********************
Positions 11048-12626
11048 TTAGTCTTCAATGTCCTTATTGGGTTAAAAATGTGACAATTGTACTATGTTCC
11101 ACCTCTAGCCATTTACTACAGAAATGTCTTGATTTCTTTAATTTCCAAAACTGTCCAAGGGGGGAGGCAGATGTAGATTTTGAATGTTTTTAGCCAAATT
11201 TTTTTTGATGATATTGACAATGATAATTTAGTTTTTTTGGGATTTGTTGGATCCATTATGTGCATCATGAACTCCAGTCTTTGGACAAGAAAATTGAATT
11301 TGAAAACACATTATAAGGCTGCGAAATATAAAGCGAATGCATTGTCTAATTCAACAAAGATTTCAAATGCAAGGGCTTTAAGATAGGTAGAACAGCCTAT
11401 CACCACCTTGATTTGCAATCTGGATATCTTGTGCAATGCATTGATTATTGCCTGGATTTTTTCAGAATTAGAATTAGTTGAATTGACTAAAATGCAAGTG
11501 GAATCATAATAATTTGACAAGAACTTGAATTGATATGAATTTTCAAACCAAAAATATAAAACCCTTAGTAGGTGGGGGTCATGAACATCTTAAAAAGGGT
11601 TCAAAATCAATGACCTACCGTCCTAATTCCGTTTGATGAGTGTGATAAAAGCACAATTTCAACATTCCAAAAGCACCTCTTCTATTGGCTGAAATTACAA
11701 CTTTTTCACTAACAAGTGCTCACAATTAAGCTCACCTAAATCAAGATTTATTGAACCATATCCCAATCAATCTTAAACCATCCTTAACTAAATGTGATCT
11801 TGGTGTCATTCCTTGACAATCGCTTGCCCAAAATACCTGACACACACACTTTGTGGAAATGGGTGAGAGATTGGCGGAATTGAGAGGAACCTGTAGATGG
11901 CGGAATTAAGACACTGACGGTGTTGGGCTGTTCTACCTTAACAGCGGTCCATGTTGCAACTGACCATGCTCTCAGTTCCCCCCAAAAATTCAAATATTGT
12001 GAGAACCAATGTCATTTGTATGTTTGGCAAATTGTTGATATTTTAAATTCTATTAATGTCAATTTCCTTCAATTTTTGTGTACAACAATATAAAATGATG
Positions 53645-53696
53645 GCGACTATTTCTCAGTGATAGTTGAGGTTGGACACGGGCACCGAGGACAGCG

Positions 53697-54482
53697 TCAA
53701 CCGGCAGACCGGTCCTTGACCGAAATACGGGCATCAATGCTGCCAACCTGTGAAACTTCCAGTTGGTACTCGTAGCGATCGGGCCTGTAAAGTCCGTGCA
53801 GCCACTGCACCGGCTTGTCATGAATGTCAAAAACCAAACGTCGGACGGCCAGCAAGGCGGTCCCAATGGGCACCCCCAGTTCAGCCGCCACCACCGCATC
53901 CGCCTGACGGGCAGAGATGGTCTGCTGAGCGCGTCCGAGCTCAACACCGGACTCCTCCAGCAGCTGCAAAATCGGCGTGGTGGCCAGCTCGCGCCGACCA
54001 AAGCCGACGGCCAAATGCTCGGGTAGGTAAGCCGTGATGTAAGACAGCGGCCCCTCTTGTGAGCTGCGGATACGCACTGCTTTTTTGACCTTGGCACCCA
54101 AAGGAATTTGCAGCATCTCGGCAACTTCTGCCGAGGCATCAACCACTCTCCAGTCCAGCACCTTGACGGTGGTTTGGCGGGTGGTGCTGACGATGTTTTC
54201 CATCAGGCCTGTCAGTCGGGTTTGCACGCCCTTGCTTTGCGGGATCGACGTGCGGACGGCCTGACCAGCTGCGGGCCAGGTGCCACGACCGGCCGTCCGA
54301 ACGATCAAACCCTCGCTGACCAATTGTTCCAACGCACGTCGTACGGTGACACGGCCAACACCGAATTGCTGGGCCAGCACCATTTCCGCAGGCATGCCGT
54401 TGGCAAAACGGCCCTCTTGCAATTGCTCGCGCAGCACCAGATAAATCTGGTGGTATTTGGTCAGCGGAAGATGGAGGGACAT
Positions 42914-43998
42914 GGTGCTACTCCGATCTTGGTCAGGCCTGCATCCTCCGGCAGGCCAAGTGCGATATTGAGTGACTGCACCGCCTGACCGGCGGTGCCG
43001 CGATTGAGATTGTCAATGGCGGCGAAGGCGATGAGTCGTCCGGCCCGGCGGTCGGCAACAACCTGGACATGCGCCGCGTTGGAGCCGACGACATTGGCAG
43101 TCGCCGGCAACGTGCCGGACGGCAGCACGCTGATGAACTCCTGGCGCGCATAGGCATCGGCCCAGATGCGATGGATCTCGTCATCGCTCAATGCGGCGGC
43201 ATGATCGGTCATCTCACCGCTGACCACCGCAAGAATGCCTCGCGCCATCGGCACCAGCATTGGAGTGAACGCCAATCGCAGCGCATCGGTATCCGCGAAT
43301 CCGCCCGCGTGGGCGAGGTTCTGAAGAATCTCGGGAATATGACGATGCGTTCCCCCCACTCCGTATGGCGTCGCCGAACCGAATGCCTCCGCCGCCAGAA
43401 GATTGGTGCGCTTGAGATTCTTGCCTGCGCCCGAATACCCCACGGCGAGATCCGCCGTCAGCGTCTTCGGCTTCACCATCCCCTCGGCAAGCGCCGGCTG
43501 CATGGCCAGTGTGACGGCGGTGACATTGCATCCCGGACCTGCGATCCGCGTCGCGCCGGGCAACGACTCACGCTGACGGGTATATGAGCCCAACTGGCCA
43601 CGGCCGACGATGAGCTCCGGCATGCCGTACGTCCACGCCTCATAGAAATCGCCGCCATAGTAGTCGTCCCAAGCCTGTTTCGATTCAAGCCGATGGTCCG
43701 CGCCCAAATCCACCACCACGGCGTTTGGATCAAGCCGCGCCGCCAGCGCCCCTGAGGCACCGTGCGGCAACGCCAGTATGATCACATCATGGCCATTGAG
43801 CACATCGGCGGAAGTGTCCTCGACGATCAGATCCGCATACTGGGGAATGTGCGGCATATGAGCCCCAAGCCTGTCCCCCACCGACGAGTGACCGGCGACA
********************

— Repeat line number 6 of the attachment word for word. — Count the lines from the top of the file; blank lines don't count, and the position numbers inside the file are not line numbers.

11401 CACCACCTTGATTTGCAATCTGGATATCTTGTGCAATGCATTGATTATTGCCTGGATTTTTTCAGAATTAGAATTAGTTGAATTGACTAAAATGCAAGTG